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 Author Comment/Response yehuda 10/25/12 1:33pm The If command return nothing what you need is to generate a side effect, that is, a function that would generate the graphics no matter what its return value is Use Print for that purpose The following code WILL NOT generate the graphical output, since in each branch of the If command there is a non graphic command f[x_] := If[x < 0.5, Plot[Sin[t], {t, 0, 6}]; y = 0, Plot[Cos[t], {t, 0, 6}]; y = 1] Now, notice that f[0.1] returns 0 and f[2] returns 1 and f[any number]; displays nothing since it ends with a semicolon and for the side effect g[x_] := If[x < 0.5, Print[Plot[Sin[t], {t, 0, 6}]]; y = 0, Print[Plot[Cos[t], {t, 0, 6}]]; y = 1] so g[0.1] plots a sine and returns 0 g[2] plots a cosine and returns 1 g[0.1]; plots a sine and returns 0 (but displays nothing since it ends with a semicolon) and g[2]; plots a cosine and returns 1 (but displays nothing since it ends with a semicolon) so g works with side effects URL: ,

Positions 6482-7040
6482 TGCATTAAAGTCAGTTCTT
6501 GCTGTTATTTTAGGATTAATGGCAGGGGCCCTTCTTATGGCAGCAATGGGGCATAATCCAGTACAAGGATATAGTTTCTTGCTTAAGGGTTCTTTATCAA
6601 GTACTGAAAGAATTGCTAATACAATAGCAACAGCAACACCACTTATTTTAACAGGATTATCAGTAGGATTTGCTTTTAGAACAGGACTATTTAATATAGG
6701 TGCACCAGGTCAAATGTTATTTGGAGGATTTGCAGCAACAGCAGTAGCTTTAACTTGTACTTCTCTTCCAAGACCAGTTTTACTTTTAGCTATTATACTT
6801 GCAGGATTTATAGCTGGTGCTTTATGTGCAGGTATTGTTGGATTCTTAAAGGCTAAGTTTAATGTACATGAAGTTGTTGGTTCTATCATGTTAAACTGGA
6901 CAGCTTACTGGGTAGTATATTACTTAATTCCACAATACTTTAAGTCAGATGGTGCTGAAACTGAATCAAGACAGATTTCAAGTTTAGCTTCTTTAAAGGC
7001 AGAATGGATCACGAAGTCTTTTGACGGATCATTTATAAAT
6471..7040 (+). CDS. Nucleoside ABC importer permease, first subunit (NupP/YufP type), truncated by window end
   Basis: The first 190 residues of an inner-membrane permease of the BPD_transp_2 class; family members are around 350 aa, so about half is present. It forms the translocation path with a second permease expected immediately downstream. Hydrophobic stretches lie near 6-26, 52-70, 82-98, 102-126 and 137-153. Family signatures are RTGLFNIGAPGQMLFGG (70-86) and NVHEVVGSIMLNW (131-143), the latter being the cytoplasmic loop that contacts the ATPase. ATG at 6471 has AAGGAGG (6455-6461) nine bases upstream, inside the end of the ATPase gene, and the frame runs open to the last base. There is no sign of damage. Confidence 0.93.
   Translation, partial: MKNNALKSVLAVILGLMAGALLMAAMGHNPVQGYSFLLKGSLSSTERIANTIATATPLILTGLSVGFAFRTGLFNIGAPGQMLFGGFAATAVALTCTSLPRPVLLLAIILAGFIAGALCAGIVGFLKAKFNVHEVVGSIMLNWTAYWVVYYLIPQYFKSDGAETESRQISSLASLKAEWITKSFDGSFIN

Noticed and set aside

Subject (listing for 'Plotting in the If[]') Author Date Posted Plotting in the If[] PhysicsGuy 10/24/12 8:59pm Re: Plotting in the If[] yehuda 10/25/12 1:33pm Re: Plotting in the If[] Bill Simpson 10/25/12 1:51pm Re: Re: Plotting in the If[] PhysicsGuy 10/25/12 1:58pm
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